WHEN THE MOON DANCED WITH THE SUN: Tales for an Eclipse! at Dighton Public Library, Dighton MA on August 10th

When the Moon passes before the Sun, dare not to look at it (at least without approved lenses)! Yes, the Solar Eclipse is coming, about to sweep across the U.S. on August 21, and to celebrate it, I’ll be telling some great eclipse-themed tales at Dighton Public Library in Dighton, MA on August 10th at 3 pm. Free to the public, the show is filled with music on 12-string guitars and Celtic harp, some very silly characters and three little-known tales. One is from India. Another is a Grimm’s fairy tale. The last, a tale from Tibet,  speaks of what happens when unwise monkeys decide to follow an unwise leader.

Bring the whole family for this fun event! Kids will love it. Adults will laugh.

ODIN AND THOR BATTLE THE FROST GIANTS Odds Bodkin show in Cambridge MA Performance

Nowadays, personal storytelling is all the rage. The Moth, NPR’s show where people have a few minutes to recount real events in their lives is one of the healthiest species I’ve seen evolve in the media jungle in a long time. It’s almost always moving and refreshing, like a bird of paradise. It’s totally genuine.

I’m not. At least not in that way. The ancient tales I tell are genuine, of course. And the music’s performed live, on whatever instruments, so it’s genuine, too, I like to think. The character voices are created live and I’m never sure what they’re going to say, so they’re muse-genuine, even if they are dramatic illusions and nothing more. Happy to admit that. Am I genuine? Sure. It’s just that these stories aren’t about me.

Take, for instance, Loki, who I’ll be enacting along with a befuddled Thor, a wicked-crafty Odin Continue reading “ODIN AND THOR BATTLE THE FROST GIANTS Odds Bodkin show in Cambridge MA Performance”

TODAY

Today I told two Holiday tales to 300 middle school kids in Laconia, NH. I don’t know if I’ve ever had so much fun holding middle school kids spellbound for fifty minutes as I did today, I really don’t. I harped for them as they noisily came in and sat on the bleachers. Slowly but surely the music began to get them, 6th and 7th graders from a somewhat rough-and-tumble town along the shores of Lake Winnipesaukee, all relating like mad to one another in little clumps of conversation, which I always expect from middle schoolers during the entering of the space.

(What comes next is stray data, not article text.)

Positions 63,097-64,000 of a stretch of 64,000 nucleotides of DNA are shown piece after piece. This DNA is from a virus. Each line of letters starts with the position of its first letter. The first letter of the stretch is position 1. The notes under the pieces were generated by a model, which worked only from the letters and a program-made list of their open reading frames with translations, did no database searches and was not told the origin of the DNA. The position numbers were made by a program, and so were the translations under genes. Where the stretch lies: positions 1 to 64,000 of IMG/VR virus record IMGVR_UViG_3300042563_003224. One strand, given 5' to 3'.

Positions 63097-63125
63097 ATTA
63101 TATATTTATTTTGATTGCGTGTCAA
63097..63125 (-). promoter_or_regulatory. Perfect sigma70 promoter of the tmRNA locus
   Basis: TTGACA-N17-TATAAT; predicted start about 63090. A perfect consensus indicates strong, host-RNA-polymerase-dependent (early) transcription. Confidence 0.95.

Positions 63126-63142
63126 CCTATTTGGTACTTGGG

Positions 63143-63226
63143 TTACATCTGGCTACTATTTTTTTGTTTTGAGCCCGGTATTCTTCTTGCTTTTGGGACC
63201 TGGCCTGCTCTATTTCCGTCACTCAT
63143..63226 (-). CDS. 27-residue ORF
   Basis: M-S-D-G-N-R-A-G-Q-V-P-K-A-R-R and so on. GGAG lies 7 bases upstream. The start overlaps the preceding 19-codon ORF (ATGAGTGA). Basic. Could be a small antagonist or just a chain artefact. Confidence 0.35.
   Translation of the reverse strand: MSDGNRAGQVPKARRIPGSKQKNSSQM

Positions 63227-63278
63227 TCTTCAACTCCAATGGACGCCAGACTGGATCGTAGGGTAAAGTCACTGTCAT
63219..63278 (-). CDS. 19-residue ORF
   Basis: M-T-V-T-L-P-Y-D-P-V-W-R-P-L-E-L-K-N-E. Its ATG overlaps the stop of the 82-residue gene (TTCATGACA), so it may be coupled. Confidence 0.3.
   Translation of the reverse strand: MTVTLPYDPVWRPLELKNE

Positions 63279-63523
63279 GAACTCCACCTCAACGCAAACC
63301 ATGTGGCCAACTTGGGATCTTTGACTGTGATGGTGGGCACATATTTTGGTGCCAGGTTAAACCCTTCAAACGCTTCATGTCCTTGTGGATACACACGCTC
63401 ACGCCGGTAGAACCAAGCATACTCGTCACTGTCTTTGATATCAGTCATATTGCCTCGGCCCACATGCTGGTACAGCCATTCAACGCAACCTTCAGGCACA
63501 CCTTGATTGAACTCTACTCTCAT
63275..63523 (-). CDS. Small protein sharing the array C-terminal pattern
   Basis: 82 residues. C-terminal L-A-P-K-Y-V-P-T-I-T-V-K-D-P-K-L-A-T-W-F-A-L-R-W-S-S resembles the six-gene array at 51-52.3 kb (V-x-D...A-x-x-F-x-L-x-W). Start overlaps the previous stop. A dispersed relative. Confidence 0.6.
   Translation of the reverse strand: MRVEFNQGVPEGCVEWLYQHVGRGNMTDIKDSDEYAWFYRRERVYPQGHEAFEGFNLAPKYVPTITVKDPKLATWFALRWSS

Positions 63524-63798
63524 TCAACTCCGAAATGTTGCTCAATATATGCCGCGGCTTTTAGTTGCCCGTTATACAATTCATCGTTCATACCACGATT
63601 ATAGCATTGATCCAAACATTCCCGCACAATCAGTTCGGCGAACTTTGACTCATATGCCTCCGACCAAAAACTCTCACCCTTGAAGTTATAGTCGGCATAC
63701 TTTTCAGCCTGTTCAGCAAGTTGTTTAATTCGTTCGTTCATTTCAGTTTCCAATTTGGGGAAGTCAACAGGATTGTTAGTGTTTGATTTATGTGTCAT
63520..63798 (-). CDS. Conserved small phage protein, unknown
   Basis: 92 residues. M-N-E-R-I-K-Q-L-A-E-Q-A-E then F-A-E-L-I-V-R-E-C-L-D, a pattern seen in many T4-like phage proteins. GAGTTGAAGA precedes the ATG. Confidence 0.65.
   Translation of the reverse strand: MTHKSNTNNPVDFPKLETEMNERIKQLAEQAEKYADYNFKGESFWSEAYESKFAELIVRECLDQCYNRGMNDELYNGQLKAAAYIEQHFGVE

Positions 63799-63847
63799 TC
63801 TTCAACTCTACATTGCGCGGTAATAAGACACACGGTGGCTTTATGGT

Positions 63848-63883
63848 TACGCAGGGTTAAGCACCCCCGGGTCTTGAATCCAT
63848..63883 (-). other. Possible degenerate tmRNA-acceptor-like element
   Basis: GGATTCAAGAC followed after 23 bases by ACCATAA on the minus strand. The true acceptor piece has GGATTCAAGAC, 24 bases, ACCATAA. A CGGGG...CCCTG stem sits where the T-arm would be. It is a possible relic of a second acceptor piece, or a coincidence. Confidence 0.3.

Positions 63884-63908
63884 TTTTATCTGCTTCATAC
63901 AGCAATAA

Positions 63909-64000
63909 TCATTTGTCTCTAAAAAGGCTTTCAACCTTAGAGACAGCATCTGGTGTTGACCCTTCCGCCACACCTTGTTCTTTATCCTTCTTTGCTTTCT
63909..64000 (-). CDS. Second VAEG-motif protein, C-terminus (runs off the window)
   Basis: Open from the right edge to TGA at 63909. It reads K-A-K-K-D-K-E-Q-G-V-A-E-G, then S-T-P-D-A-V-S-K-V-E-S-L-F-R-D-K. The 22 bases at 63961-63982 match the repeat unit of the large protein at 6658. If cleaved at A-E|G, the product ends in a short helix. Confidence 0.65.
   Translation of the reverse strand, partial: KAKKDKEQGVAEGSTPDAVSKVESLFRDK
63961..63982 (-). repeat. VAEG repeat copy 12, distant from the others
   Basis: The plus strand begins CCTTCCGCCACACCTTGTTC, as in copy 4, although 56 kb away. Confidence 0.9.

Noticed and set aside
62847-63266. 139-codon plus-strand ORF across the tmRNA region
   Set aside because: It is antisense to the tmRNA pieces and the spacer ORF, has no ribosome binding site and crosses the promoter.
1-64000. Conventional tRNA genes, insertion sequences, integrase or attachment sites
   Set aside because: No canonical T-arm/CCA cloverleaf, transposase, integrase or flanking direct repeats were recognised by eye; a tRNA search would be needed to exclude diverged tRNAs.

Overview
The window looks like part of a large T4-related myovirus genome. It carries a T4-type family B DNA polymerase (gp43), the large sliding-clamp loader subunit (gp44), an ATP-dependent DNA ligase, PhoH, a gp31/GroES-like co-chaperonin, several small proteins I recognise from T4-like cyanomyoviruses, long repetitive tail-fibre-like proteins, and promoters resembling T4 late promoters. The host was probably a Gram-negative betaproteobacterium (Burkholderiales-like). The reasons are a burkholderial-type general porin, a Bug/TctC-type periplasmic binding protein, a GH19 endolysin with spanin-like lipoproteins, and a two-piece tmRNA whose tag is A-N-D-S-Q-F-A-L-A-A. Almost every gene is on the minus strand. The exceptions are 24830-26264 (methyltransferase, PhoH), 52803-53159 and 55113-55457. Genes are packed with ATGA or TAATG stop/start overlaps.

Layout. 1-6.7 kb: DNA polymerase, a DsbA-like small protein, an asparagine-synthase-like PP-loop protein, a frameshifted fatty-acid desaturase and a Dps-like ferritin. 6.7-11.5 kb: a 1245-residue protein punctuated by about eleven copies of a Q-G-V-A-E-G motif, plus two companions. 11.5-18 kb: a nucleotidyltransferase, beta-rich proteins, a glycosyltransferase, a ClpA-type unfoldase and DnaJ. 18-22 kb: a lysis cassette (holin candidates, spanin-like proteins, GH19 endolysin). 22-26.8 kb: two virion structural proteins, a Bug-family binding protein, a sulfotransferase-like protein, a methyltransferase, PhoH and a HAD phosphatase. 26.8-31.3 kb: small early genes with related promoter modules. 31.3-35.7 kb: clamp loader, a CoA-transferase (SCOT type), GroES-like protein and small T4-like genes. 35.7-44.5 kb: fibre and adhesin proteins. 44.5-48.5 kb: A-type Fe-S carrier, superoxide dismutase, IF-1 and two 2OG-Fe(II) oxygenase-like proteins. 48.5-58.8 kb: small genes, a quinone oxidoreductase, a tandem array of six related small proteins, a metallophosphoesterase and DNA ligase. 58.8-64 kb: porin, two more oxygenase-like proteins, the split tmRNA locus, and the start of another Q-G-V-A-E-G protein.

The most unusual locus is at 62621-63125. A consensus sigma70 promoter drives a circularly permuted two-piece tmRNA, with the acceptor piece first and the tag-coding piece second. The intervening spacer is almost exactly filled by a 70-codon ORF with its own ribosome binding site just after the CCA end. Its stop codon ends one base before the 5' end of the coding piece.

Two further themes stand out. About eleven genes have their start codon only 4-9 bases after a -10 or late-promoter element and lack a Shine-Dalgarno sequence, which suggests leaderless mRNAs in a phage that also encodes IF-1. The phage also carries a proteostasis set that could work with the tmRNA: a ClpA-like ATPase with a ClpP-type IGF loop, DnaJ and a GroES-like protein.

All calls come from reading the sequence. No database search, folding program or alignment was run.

At most stage shows, the audience gets to come in and either sit in silence or else listen to piped music until they begin to chat in a happy roar and then the curtain opens. For better or worse, in my shows, as kids leave their classrooms and line up to come down to the gym or auditorium or multi-purpose room, they can hear the harp music probably from thirty or forty feet away from the doors.

I have Charles Bradley and the great people at the Putnam Fund to thank for today’s show and others I did earlier this month up in Laconia. The other ones were at a Catholic school for an all-age group, and shows for elementary schools where I experienced the great privilege of being trusted enough to to even have Pre-K children in my audience, very young and sensitive souls that they are, and to make them laugh and feel safe inside my stories.

The Pre-Ks, just out of diapers and learning to socialize, are little tiny children, they really are, and I always like when they’re the first to come in. It’s not that they’re privileged, it’s just because as the shortest kids, they’re naturally in the front row. All these kids are sitting on their gym floors or in auditoriums. The Pre-Ks, who are like numinous little beings, only trust their parents and their beloved teacher usually. And other gentle ladies around them. They’re not sure about the custodian men or most other males. Children at this age are still deeply attached to their mothers and dads only.

But I’m a stranger. To make things even more horrible, I’m a big bearded man (beards are known to scare little kids fairly often) sitting there playing a harp, paying more attention to the playing than I am to them at first. Wonderful, watchful women have led them in. So eventually I smile at the kids and make some sparkly tinkle of harp music, and lo, they burst into smiles and so I touch my heart and thank them, take a breath, and I play for them some more, some extemporization that is tender or fast or whatever, and this utterly engages them. I watch their teachers glancing down at the problem boys or girls, exchanging comments that I never hear, but I know they’re remarking about how certain students who are usually bouncing off the walls are sitting uncharacteristically still.

Anyway, I had that privilege again today, to tell other stories in yet another setting to older kids. Lots of young musicians and artists, a teacher told me after the show. One kid was a guitar player and had realized I was playing a 12-string. I don’t think he’d ever seen one played. One girl, who I’d noticed had been one of the first to listen to the harping even while kids around her were chatting, came up afterwards and smiled, saying she’d liked the harp a lot. I thanked her a lot. A little boy with a mop of purple hair said those were cool stories. With a bunch of other kids who wanted to high-five, I declined, saying to them that I didn’t want to give them my cold.

Alison, the principal, said she’d enjoyed the most just watching the kids’ faces.

So that was this morning.

In any case, I’m offering two last WINTER CHERRIES shows for this Holiday Season over the next couple of evenings, here in New Hampshire. If you have friends anywhere near Hampton or Plainfield, New Hampshire, please let them know that WINTER CHERRIES storytellings are for families, sponsored by two fine libraries, and they’re happening during the next two evenings. They’re free to the public.

Details are at my web calendar here.

Happy Holidays.

Odds Bodkin